Great post Heidi!
IMO ATs failure to charge for park and ride where it is in high demand, despite it being aligned with their own parking strategy, is another example of limited accountability.
yes Stuart, or IMO ATs failure to charge for Sunday parking where it is in high demand, despite it being aligned with their own parking strategy, is another example of limited accountability.
yes Stuart, or IMO ATs failure to increase parking prices where it is in high demand, despite it being aligned with their own parking strategy, is another example of limited accountability.
yes Stuart, or IMO ATs building of new parking buildings, despite it not being aligned with their own parking strategy, is another example of limited accountability.
– In our view, the creation of strategy should sit with the council and CCOs like Auckland Transport should just be tasked with delivering it.
We know policy isn’t being delivered. I suppose what you’re saying is that shifting strategy to Council will minimise the disconnect between policy and strategy. There could then be a disconnect between Council strategy and AT delivery but this should be easier to manage with specific instructions.
Doesn’t seem risky to me. Seems like a good idea.
Its all a bit much Heidi the “Cult of the CEO” and the “Sanctity of Contract Law” in the same article. I blame the Romans. Perhaps we should have a more distributed power structure. Bring back the Papatoetoe Borough Council then we can have the Council engineer running things.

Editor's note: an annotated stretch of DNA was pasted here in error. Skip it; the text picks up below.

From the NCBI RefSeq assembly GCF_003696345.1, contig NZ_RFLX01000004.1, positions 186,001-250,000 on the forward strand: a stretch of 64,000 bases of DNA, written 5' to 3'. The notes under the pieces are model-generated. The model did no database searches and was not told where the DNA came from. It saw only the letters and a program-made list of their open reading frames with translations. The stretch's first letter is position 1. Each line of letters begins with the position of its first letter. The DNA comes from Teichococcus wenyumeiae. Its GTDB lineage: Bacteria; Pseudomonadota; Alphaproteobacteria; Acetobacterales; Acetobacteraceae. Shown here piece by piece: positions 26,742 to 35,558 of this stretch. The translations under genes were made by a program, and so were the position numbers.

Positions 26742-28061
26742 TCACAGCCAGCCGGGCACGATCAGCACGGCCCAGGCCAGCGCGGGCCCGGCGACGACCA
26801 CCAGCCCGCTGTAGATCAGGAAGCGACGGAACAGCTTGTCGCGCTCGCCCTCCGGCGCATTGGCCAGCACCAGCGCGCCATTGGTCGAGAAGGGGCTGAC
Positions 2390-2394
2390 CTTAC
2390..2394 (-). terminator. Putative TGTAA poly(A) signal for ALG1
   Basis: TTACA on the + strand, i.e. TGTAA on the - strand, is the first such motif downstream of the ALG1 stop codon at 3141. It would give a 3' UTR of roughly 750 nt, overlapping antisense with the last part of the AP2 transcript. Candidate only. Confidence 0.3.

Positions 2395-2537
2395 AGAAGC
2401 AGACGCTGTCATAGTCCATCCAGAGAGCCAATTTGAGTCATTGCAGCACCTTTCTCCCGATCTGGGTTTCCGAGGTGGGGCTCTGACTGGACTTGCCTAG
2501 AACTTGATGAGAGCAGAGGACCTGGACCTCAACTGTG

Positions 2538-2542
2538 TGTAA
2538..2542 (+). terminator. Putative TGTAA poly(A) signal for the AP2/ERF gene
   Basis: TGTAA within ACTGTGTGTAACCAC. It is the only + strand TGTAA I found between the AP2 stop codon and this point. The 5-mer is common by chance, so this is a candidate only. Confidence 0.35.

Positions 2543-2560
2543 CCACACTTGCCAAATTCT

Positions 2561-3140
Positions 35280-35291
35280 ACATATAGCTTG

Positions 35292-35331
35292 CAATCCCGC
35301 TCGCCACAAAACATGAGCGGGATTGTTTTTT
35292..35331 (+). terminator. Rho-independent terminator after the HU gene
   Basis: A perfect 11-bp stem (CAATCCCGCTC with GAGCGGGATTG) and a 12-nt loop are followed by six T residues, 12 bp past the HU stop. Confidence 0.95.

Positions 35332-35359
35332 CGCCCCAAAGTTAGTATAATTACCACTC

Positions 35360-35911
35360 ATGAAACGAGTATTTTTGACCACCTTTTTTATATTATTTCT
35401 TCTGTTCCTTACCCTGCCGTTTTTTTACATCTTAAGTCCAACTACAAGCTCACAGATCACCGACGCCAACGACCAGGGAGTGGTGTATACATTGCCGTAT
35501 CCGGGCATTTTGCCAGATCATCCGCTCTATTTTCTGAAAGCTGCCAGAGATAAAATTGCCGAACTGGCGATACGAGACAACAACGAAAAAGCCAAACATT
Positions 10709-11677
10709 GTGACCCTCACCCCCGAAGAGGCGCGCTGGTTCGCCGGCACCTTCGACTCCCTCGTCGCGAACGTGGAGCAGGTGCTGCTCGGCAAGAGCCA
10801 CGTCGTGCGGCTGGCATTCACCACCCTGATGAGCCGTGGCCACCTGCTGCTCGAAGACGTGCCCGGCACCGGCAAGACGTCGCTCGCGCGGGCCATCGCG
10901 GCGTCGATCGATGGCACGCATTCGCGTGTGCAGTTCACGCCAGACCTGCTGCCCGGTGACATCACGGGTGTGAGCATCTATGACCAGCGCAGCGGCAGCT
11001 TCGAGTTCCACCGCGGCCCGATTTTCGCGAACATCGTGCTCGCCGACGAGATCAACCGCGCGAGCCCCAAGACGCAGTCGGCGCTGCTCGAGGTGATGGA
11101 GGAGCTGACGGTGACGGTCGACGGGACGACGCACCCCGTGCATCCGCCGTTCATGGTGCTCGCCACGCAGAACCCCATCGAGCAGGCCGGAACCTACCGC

who’s the queen street opponent
I don’t like to name names, Felix, but let’s say the people being represented by this person are very poorly served. It seem to be based on suburban thinking, fear of change, and perhaps the stress from covid-induced downturn in business projected onto street changes.
Are you saying it is one of the elected representatives?
So Heart of the City get council money to then go and undermine council strategy, outrageous.
Also why are the Auckland Transport only listening only to them and not the elected officials who have asked for it, or the thousands upon thousands of people who support it.
Let’s not forget they’re also the ones who opposed changes to High Street for years and now it has happened they love it. Why are they so regularly on the wrong side of history?
Who run Auckland – the mayor or the CEO?
They have different roles. The Councillors and Mayor make decisions about direction, but the decisions should be based on evidence. The CEO is tasked with managing the officers who use their expertise to filter and communicate the evidence well to the Councillors. How they do this, and the options they provide is critical. They also make a whole lot of smaller decisions that are considered to be delivery-related.
In some ways, the CEO has much more power than the Mayor.
Thank you Heidi for the explanation.
But the Mayor gets the blame and has to front up when things go wrong.
If anything is gained from COVID-19 it should be the permanent full closure of Queen St (North/South movement) to private vehicles, north of Mayoral Dr.
I don’t expect much change from council. Goff is boring and predictable. He can manage the status quo, but not lead change. I don’t expect the new CEO to be any different. And even if they were, they wouldn’t have the support they need to make change.
Do you think you could find a single retailer in the CBD who would support this position? Whilst Albert St is shut down with CRL works, closing Queen St would be the final nail in the coffin for many CBD businesses.
I would support this happening in the future once appropriate PT links are in place and traffice can move at the edges but not before.